ICYMI: NYDN Channeling the legacy of Frances Perkins
|In Case You Missed It, the New York Daily News published the following opinion piece from Tomlin Perkins Coggeshall, the grandson of Frances Perkins, and Clare Cecil, the director of Unrig Our Economy NYC.
Channeling the legacy of Frances Perkins
By Tomlin Perkins Coggeshall and Clare Cecil
New York Daily News
July 15, 2022
Unless you’re crossing Frances Perkins Place — newly renamed for 46th St. between Ninth and Tenth Aves. — Frances Perkins is a name not every New Yorker may recognize. But to anyone who values Social Security, the 40-hour work week, unemployment insurance, and federal child labor laws, Perkins’ legacy deserves to be known because the lessons of her life could not be more relevant to the challenges workers face today.
President Franklin D. Roosevelt nominated Perkins in 1933 as U.S. secretary of labor, where she became the first woman ever to serve in a presidential Cabinet — a truly groundbreaking distinction made all the more remarkable by her extraordinary New Deal accomplishments on behalf of the American worker.
In the face of relentless opposition from greedy corporations and their political allies, Perkins, “The Mother of Social Security,” successfully instituted the minimum wage, child labor laws, the 40-hour work week, overtime pay, and workers’ comp.
As in Perkins’ time, today we face many crises: a global pandemic, economic pain, and a costly war in Europe. Corporate elites have rigged our economy for their own benefit while the incomes of middle-class families fail to keep up with the soaring cost of living.
Corporations have used the pandemic and inflation to make record profits by jacking up prices for consumers on everything from groceries and prescription drugs to rent. As gas prices surged to $5 per gallon, oil companies like ExxonMobil shares hit an all-time high. That’s on top of the company’s first-quarter profits doubling from last year to $5.48 billion.
Over the past two years, Elon Musk, Jeff Bezos, and other billionaires benefitted from a meteoric rise in billionaire wealth, where they have grown their wealth by almost 70% and barely pay a cent in taxes. Still, Bezos dares to suggest that corporate America — enjoying the highest profit margins in 70 years — bears no responsibility for record-high inflation crippling the American people. That view is wildly out of step with 81% of the public that blames inflation on greedy corporations raising prices to make record profits.
We’ve seen multinational corporations — like Amazon, “where injuries at facilities in New York are off the charts,” and Starbucks, frequently disregard workers’ health and safety to the point where the National Labor Relations Board found to have violated labor law 200 times. Independent investigations confirm that union-busting companies illegally mandate attendance at anti-union sessions, use surveillance, and other underhanded tactics to threaten, intimidate and punish workers, who’ve sacrificed so much throughout the pandemic and just want a safe, good-paying job.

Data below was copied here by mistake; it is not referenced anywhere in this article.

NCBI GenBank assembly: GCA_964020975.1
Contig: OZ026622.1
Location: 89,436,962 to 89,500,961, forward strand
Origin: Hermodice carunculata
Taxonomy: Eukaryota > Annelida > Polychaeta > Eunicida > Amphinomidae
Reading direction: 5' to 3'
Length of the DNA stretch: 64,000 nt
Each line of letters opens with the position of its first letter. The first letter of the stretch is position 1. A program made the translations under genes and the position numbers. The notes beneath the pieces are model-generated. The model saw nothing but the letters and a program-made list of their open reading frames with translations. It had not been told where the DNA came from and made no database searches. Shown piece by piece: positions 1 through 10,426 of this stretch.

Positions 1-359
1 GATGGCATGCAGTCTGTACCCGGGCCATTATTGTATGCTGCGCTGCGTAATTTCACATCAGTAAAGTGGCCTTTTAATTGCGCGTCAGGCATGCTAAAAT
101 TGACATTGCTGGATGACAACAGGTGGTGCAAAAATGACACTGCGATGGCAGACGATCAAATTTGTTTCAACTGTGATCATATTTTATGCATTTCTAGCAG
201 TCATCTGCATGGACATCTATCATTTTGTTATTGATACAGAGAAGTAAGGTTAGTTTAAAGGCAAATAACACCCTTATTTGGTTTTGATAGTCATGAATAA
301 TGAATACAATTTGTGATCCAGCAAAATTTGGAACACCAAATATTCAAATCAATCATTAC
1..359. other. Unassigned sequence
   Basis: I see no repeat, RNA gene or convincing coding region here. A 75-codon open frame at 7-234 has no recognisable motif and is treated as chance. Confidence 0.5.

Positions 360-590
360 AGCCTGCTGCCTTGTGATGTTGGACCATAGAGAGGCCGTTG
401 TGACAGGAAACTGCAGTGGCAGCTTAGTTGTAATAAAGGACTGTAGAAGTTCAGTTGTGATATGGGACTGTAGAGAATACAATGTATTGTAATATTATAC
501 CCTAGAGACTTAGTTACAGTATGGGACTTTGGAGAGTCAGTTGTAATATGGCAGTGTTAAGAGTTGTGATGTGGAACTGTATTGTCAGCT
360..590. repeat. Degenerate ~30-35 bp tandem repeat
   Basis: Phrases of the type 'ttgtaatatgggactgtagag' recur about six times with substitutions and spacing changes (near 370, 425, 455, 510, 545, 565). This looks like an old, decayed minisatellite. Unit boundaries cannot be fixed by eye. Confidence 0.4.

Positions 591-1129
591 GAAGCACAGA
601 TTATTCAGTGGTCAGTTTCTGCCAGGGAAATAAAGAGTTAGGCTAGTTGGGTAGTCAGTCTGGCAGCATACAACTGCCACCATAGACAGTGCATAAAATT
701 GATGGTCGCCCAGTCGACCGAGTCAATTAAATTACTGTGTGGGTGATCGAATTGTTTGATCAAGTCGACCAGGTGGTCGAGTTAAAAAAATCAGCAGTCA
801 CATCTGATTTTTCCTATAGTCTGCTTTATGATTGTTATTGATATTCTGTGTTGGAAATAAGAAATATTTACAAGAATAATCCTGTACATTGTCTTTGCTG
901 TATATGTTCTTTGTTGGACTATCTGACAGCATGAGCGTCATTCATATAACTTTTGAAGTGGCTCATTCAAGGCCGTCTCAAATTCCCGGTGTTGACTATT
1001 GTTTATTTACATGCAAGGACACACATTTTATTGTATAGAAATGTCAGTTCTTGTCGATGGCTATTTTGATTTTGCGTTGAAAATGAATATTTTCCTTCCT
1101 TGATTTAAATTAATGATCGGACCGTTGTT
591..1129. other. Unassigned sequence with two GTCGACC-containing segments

If there’s a silver lining to such reckless corporate behavior, it has sparked a wave of unionizing across America that we haven’t seen in generations. More than 150 Starbucks stores successfully unionized; six months ago, there were none. Staten Island’s JFK8 Amazon warehouse became the first Amazon facility in the nation to have a successful union election. Apple workers in Maryland voted in favor of forming the country’s first unionized Apple store.
Despite the odds stacked against them, workers are fighting back and, like Frances Perkins, persisting against a rigged system as she did for workers’ rights and organized labor.
With New Yorkers feeling the pain of a downtrodden economy and inflation at its highest point in forty years, we can throw our hands up in the air and do nothing, or we can also fight back against a rigged system as Frances Perkins did. Drawing lessons from her example, we must demand our leaders in Washington do more to unrig our economy and crack down on greedy corporations making record profits at our expense.
While most of the New York City delegation seems to get it, Rep. Nicole Malliotakis refuses to hold greedy corporations accountable, continually siding with her fat cat corporate contributors over hard-working New Yorkers. The cost of food, prescription drugs, and gas may be at all-time highs in New York City, but if Malliotakis has her way, they’ll be even higher. Not only did Mallotakis vote against lowering prescription drug costs and cracking down on consumer price gouging, but she also voted against bipartisan legislation that will help get food on shelves faster, and reduce dependence on foreign oil, all the while bringing down prices. She even voted against helping get more baby formula on shelves, a crisis brought on by corporate greed and consolidation. Greedy corporations have been protected by politicians like Malliotakis long enough.
It’s time to make our voices heard and stand up for hardworking New Yorkers, just as Frances Perkins did in her day. We must remind Malliotakis, her colleagues, and anyone seeking office from the Empire State of who they represent: the people, not those responsible for rigging our economy and hijacking our democracy.
Perkins Coggeshall is the grandson of Frances Perkins. Cecil is the director of Unrig Our Economy NYC.